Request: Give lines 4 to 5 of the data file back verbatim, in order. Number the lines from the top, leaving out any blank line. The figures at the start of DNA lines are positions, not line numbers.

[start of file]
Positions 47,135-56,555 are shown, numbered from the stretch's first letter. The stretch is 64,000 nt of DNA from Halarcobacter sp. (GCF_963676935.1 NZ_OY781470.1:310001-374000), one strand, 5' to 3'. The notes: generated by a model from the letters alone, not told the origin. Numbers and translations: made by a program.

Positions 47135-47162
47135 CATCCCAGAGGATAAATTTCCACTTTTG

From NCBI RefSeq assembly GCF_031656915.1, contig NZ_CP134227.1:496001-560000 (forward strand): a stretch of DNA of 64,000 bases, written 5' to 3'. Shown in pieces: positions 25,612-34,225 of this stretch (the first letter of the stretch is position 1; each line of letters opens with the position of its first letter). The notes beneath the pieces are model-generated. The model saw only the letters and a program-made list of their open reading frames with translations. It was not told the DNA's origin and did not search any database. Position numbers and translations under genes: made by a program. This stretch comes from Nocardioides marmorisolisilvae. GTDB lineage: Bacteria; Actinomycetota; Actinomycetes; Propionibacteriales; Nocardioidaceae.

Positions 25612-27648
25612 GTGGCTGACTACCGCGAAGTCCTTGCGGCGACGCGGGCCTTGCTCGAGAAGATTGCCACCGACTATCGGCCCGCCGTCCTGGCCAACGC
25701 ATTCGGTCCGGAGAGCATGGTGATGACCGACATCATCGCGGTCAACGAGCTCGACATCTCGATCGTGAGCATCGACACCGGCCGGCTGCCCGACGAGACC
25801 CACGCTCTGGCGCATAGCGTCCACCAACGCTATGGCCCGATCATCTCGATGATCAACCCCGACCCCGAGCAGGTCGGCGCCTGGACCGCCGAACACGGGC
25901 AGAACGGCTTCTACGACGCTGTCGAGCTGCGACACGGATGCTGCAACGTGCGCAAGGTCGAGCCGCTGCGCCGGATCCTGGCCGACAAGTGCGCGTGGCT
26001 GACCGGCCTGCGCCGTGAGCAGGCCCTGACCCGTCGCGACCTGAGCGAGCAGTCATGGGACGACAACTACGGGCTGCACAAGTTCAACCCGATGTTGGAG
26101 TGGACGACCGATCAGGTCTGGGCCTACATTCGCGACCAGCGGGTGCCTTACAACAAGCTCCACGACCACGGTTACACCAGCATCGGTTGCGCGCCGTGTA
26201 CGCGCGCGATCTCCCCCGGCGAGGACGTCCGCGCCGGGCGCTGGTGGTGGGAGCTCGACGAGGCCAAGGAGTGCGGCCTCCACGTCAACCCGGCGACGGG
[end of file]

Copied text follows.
From NCBI RefSeq assembly GCF_031656915.1, contig NZ_CP134227.1:496001-560000 (forward strand): a stretch of DNA of 64,000 bases, written 5' to 3'. Shown in pieces: positions 25,612-34,225 of this stretch (the first letter of the stretch is position 1; each line of letters opens with the position of its first letter). The notes beneath the pieces are model-generated. The model saw only the letters and a program-made list of their open reading frames with translations. It was not told the DNA's origin and did not search any database. Position numbers and translations under genes: made by a program. This stretch comes from Nocardioides marmorisolisilvae. GTDB lineage: Bacteria; Actinomycetota; Actinomycetes; Propionibacteriales; Nocardioidaceae.

Positions 25612-27648